The health drink craze is one of the most deceptive and confusing things to navigate as a consumer. The marketing is done so well that companies have been able to mask sugar loaded drinks as healthy on-the-go options.

Vitaminwater has people thinking that they’re getting a daily dose of nutritional vitamins just based off of the name on the label. The name, however, doesn’t mention that there are 33 grams of sugar in every 20 ounce bottle – who knew vitamins could taste so good? According to the Center for Science in the Public Interest (CSPI), the marketed health benefits of Vitaminwater are more than offset by its sugar content.

This health drink craze doesn’t stop at Vitaminwater, unfortunately, it targets the beverages that already have the reputation of being healthy. Take Kombucha, for example, in its natural state, kombucha is a perfectly healthy, fermented, probiotic beverage that can have several health benefits. What happens when it is mass produced in order to sell to a Western palate, however? It gets loaded up with additional sugar after the fermentation is complete in order to sweeten up its flavor profile.

When you’re looking for a kombucha, take care to read the ingredients list and know where the product is coming from. Make sure it is natural and as always, if you’re unsure, try making your own at home – that way you always know what is going into your kombucha.

The health drink craze extends into the realm of caffeinated beverages as well. Those thinking they would like to save some calories and fat by going for a low fat option at the counter of their favorite cafe are sorely deceived.

When these consumers are going for “low-fat” in hopes of “being good” with their morning beverages, they actually may be pumping up their coffee with even more sugar. Many dairy beverages, and food products in general, that are advertised as “low fat” are actually just bumped up with sugar in order to replace the fat that was taken out.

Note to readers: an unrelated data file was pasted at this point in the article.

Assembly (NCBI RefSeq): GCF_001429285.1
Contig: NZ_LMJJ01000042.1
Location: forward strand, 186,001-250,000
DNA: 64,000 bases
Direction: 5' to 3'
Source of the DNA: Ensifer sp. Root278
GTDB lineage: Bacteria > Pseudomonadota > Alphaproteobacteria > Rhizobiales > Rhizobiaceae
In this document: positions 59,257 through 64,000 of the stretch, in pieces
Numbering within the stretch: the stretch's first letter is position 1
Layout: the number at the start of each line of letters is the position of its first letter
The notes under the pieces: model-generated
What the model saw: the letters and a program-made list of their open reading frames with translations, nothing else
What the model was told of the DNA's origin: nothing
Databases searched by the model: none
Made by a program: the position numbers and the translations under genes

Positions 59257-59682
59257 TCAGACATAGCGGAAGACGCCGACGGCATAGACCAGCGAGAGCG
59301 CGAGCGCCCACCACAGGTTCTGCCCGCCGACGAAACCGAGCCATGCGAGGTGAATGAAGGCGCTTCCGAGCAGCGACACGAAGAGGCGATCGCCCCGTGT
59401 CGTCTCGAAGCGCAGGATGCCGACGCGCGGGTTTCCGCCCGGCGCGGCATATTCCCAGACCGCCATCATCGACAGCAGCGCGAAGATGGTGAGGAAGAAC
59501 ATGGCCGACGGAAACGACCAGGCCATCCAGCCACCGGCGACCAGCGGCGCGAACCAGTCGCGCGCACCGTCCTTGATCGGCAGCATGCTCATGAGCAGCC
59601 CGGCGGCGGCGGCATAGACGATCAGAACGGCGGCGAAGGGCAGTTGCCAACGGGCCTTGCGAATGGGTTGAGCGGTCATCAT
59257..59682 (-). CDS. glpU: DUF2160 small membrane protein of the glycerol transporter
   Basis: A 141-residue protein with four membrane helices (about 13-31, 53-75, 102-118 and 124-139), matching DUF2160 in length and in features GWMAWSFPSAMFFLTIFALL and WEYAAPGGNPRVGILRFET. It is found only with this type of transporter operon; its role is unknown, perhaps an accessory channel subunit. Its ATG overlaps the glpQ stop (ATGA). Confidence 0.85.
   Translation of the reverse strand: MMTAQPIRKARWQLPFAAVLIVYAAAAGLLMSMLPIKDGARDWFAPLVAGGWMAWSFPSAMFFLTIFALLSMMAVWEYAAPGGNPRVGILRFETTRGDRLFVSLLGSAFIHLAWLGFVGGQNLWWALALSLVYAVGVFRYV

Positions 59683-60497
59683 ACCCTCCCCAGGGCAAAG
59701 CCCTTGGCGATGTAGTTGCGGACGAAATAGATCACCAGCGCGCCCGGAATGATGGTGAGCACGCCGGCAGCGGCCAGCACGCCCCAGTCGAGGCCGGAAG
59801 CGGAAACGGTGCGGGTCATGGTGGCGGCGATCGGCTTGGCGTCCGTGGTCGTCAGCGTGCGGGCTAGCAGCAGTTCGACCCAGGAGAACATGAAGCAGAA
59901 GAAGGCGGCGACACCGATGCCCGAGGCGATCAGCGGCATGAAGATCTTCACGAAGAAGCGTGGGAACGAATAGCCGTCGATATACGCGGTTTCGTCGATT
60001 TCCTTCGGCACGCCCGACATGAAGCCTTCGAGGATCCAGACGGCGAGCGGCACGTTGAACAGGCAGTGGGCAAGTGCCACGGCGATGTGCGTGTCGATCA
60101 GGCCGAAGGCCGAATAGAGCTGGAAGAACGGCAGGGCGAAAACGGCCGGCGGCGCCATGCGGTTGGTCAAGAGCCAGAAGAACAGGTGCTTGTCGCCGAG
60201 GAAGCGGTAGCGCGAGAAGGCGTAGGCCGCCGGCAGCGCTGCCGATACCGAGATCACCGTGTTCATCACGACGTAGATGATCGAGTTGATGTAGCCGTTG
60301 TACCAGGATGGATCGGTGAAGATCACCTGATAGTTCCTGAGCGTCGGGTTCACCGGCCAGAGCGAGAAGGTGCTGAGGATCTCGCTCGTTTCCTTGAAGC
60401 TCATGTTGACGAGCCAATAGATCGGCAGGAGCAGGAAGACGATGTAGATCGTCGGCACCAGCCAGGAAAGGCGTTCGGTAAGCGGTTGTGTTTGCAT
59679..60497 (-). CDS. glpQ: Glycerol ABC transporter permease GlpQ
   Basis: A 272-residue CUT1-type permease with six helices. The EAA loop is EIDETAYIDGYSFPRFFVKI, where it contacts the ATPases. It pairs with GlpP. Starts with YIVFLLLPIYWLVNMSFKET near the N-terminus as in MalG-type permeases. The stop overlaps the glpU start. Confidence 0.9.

This is done so as not to compromise the taste of the product. This means that when someone who is looking to lose weight orders their low fat latte at the counter, they could actually be contributing to weight gain and massive fluctuations in blood sugar unknowingly.

Your best bet for avoiding the hidden sugar trap with coffee drinks is so stick with unsweetened almond milk. This means you’ll avoid the negatives of dairy consumption and you won’t have to worry about the added sugar hiding behind the guise of a healthy morning drink.

HIDDEN ENVIRONMENTAL TIP: Bring your own coffee cup to your cafe, or sit and have it a reusable cup there.

Another and possibly, the most, deceptive realm of health drinks is that of smoothies. With a major smoothie craze that increases through the summer months, you can find a smoothie option at most fast food joints and because it’s all blended up and you can’t actually decipher what goes into it. It tastes amazing, so you keep sipping.

What you don’t know is that any smoothie coming from a fast food chain is most likely packed full of dairy and additional sugars. That is why it always taste so creamy and delicious, a bombardment of sugar on your palate, if you will.

Premade smoothies that are sold on supermarket shelves are often marketed as a low-fat healthy snack option to grab and go because they use low fat yogurt. The reality, however, is that these drinks are loaded with sugar, as mentioned before, to bump up the taste missing from the fat that is taken out.

Your best bet to not fall victim to the deceptive smoothie game is to make your own at home and avoid using any low fat yogurt to smooth out your smoothie. When it comes to smoothies, start with vegetables, then add some frozen fruit, a healthy fat and unsweetened almond milk is always a good choice for liquid.

Getting educated about the marketing tactics of these companies will save you from spending your hard earned money on products that are profiting off of the perceived image of a health drink. Get wise to the health drink craze and stop placing your health in the hands of big business.